Casagrande seemed preoccupied and I wanted to save any discussion for our Tuesday meeting but my acquaintance wouldn’t let up. I approached and asked him about the role of destruction in the scheme of his work. After a couple of my admittedly leading questions on the difference between ruins caused by violent destruction as opposed to natural decay, he began to look uncomfortable and was not making regular eye-contact.

Casagrande’s wife and collaborator/project manager Nikita Wu, who clearly knew who I was from pretty early on, and has contributed to the comments section of my original post in some guise, then approached and insisted we talk immediately on camera. I made it clear I would prefer to wait until Tuesday but she was adamant. “Let’s do this right here and now.”

So we did. Downstairs on Marco’s bed, a large warehouse pallet on wheels. He was irritable and on the defensive from the beginning, which was probably fair enough but I felt this jarred with the smiley, friendly front he had presented when I initially told him why I was there.

He said he had no desire to talk about war and at one point asked me why I was bringing all this stuff up on camera. I pointed out that I had not wanted to do things that way (indeed I was struck by the distinct notion that Nikita had forced the issue to try and intimidate me. Casagrande’s sudden change of demeanour from laid-back and charming to infuriated only reaffirmed that impression).

He naturally denied being party to any war crimes, an accusation which – I stress and continue to stress – I have never made. He was, he said, merely a good soldier doing his duty, and had only been involved in reconnaissance. He dismissed as ridiculous the idea that he had any fascist or neo-nazi sympathies (once again, he was denying a nonexistent accusation), saying he had worked for the Israelis –perhaps not the most convincing argument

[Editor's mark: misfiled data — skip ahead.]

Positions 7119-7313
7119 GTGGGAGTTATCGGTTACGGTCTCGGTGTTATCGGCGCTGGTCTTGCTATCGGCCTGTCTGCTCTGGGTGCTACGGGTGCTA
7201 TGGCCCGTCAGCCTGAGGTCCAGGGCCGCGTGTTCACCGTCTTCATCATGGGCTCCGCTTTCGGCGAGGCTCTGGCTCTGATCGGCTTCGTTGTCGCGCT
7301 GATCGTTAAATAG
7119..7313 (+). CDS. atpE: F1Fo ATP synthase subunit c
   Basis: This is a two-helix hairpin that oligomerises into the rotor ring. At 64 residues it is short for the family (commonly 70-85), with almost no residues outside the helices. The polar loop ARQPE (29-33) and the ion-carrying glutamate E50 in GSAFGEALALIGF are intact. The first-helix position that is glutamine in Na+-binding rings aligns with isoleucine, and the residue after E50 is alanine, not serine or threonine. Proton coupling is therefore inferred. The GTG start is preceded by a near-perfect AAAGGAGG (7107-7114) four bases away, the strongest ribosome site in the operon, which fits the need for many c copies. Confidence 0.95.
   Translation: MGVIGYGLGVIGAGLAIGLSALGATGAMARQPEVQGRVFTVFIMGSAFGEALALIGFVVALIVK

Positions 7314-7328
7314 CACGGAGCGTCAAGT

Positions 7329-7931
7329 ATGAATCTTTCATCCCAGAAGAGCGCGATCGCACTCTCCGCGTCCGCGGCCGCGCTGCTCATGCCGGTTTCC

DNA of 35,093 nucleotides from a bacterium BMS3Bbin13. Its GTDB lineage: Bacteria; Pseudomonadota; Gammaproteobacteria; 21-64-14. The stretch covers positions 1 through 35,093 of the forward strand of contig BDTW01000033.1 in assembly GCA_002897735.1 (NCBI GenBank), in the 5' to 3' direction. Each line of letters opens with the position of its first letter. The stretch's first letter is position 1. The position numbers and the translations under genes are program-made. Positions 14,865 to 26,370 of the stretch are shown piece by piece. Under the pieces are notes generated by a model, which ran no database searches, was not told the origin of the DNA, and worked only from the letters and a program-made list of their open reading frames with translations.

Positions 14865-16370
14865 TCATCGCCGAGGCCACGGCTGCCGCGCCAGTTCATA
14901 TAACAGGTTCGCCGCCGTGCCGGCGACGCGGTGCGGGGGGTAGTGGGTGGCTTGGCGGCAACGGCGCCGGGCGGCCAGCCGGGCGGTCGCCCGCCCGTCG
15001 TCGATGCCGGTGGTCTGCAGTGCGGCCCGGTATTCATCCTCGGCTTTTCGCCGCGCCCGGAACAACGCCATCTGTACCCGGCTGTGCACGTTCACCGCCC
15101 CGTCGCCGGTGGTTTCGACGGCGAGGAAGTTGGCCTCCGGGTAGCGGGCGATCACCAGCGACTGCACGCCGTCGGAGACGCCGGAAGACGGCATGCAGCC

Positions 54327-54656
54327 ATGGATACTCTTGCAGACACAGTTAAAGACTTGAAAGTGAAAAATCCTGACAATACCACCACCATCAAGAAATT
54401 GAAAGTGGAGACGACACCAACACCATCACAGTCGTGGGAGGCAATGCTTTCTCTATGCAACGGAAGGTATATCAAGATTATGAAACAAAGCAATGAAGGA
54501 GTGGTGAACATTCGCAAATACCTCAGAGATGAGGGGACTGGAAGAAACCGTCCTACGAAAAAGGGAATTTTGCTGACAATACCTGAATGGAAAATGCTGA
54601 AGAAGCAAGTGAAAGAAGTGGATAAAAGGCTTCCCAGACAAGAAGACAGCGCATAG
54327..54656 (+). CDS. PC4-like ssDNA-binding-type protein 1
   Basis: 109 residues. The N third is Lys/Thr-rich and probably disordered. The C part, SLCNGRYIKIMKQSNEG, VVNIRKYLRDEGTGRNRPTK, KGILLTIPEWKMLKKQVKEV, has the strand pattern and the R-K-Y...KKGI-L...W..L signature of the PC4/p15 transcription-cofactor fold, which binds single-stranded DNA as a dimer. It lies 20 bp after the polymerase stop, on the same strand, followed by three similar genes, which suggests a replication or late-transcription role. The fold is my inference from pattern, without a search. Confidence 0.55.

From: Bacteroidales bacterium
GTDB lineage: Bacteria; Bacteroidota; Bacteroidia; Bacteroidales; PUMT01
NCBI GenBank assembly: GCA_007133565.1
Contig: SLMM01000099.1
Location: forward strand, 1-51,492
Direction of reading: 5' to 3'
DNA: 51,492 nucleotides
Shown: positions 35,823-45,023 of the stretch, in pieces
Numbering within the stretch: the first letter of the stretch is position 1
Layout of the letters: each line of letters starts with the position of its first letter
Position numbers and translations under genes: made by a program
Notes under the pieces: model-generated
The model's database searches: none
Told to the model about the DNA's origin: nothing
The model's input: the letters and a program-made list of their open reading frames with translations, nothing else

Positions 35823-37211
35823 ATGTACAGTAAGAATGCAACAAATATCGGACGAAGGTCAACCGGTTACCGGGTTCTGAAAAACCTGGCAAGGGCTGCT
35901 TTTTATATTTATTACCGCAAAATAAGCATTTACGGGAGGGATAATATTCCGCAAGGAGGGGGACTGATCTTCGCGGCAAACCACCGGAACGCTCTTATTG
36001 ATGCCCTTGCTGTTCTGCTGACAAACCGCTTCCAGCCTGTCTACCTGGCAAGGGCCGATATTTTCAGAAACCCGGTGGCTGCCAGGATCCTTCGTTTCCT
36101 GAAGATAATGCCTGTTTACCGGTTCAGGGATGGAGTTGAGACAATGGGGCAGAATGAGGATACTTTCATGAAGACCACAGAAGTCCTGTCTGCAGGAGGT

When I asked why he had participated in a war that had nothing to do with him, Casagrande kept vaguely referring to official forces and intelligence, saying the Western powers were well aware of what was going on and were backing these covert operations. I couldn’t completely get his gist, and when I pressed him his comments became cryptic, but he seemed to be implying that his HVO unit was supported by official channels.

Knowing I was British, he spoke somewhat derisively of the UK’s prosecution of the war, again saying none of these operations could have taken place without their tacit support.

The two quotes I managed to bring up before he had enough and stormed out to rejoin the party upstairs were the one about the destruction of the Mostar Bridge being a “great event” and the reference to cannibalism.

He denied both emphatically, though I felt he was deliberately trying to muddy the waters in the first case by continually repeating that neither he nor my “informant” Anttola had ever been in Mostar, which showed how misinformed and clueless I was (I had never claimed he was there).

When I referred to the passage on cannibalism, saying that – even if it was meant to be black humour, as some have claimed – it was pretty unpleasant, he appeared genuinely stunned. Eating a Muslim? Was I nuts? Completely outrageous.

The trouble is, he appears to be lying. I now have the Finnish originals of the quotes in my posession. The passage in question runs: